shadow banks

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What the Financial Press isn't Telling You About China’s Subprime Crisis

China is the world's second-largest economy, a simple fact that underscores the importance of its financial health to investors worldwide.

And unfortunately, thanks to China's subprime crisis, it's not doing as well as we're led to believe.

The Chinese stock market has fallen to levels unseen since the 2009 global financial crisis, and short-term interest rates have reached as high as 25%.

We've been told by the mainstream financial press the Chinese economic crisis is being caused by shadow banking.

The term has been demonized by reporters outside China. But that's not the whole story. In fact, there is a valid reason for shadow banking to thrive in China:

"Chinese banks are mostly state-owned, and they rarely lend money to the private sector. Thus, there has always been strong demand for financing outside of official banking circles," says Money Morning Global Investing & Income Strategist Robert Hsu.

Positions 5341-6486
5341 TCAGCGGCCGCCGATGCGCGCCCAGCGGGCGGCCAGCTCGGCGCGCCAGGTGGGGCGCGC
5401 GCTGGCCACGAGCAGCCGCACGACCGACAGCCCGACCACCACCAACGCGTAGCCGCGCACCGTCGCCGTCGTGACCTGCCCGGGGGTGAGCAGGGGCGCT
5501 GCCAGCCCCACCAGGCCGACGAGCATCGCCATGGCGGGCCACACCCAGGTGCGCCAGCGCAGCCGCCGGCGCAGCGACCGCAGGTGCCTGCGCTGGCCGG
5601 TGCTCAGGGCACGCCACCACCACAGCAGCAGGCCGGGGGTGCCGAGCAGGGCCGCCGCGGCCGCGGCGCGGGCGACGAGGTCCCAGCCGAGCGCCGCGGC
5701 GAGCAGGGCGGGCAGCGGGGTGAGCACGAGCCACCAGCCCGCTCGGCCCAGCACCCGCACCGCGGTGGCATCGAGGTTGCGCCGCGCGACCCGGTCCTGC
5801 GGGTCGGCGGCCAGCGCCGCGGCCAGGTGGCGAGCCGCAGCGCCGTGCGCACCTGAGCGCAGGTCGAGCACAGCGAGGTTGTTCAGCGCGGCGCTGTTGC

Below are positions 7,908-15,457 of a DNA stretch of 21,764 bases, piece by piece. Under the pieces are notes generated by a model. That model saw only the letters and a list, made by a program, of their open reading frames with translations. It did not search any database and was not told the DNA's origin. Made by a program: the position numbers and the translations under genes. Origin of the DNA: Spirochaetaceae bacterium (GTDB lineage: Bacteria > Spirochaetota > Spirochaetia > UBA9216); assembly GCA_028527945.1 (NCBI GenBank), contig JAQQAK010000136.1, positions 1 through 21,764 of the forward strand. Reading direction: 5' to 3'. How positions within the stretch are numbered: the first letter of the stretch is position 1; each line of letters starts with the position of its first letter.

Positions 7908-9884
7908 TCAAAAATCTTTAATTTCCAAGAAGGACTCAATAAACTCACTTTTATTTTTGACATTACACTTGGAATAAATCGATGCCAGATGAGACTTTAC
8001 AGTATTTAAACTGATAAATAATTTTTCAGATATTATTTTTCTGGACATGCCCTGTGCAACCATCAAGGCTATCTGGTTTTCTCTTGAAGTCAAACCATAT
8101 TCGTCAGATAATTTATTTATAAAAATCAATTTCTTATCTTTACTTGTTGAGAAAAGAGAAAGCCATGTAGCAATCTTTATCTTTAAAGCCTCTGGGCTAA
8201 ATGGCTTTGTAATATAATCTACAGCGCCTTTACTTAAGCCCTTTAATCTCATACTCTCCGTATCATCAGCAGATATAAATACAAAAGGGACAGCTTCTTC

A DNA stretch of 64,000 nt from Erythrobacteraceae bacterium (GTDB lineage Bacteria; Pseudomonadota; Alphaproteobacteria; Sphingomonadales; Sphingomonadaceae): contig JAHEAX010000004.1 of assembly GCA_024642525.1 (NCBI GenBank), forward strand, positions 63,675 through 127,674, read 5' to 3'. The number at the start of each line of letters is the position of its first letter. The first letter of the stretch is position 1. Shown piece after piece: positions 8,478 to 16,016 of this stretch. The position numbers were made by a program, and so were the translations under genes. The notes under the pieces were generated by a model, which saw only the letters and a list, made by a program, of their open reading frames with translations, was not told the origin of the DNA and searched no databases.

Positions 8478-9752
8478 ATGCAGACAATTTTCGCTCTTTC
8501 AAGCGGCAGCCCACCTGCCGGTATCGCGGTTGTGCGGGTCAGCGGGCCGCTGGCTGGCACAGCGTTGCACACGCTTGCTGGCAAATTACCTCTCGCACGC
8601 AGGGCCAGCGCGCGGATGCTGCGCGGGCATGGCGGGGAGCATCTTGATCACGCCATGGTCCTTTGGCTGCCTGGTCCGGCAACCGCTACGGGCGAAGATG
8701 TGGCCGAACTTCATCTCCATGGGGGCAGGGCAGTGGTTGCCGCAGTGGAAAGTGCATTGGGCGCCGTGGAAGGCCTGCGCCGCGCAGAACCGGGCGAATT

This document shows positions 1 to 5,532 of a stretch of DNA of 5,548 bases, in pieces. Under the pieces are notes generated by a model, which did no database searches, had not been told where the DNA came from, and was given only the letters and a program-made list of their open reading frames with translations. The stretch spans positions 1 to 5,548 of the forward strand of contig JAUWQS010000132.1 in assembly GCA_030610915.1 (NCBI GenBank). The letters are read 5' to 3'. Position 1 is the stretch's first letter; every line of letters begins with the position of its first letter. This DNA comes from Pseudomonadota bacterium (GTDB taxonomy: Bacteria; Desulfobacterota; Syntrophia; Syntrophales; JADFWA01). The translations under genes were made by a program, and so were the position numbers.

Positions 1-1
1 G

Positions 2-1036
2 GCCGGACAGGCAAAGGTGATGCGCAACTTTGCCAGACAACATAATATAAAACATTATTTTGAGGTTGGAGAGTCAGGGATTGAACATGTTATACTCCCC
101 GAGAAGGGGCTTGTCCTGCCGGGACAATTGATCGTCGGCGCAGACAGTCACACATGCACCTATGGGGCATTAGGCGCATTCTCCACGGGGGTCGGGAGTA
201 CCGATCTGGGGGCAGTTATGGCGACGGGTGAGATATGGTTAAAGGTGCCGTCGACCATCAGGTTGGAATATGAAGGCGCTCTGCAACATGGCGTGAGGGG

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$13 Trillion in Obligations Show Shadow Banks Still Threat to Financial System

A report issued by the Federal Reserve Bank of New York shows that so-called "shadow banks" still hold more obligations than regular banks, representing a continuing threat to the financial system.

Three years after the beginning of the financial crisis, the shadow banking system had about $16 trillion of obligations in the first quarter, compared with $13 trillion for banks, the report said. The gap has narrowed from 2008, when obligations were $20 trillion and $11 trillion, respectively.

Throughout the early part of the decade, shadow banks grew in importance as they acted as intermediaries between investors and borrowers.   Familiar examples of shadow institutions include Bear Stearns and Lehman Brothers, which were swallowed by the financial crisis, as well as Fannie Mae (NYSE: FNM) and Freddie Mac (NYSE: FRE).

While this system became a huge and vital source of money to fuel the housing market and the rest of the U.S. economy, the subprime mortgage crisis and ensuing credit crunch exposed a major flaw.

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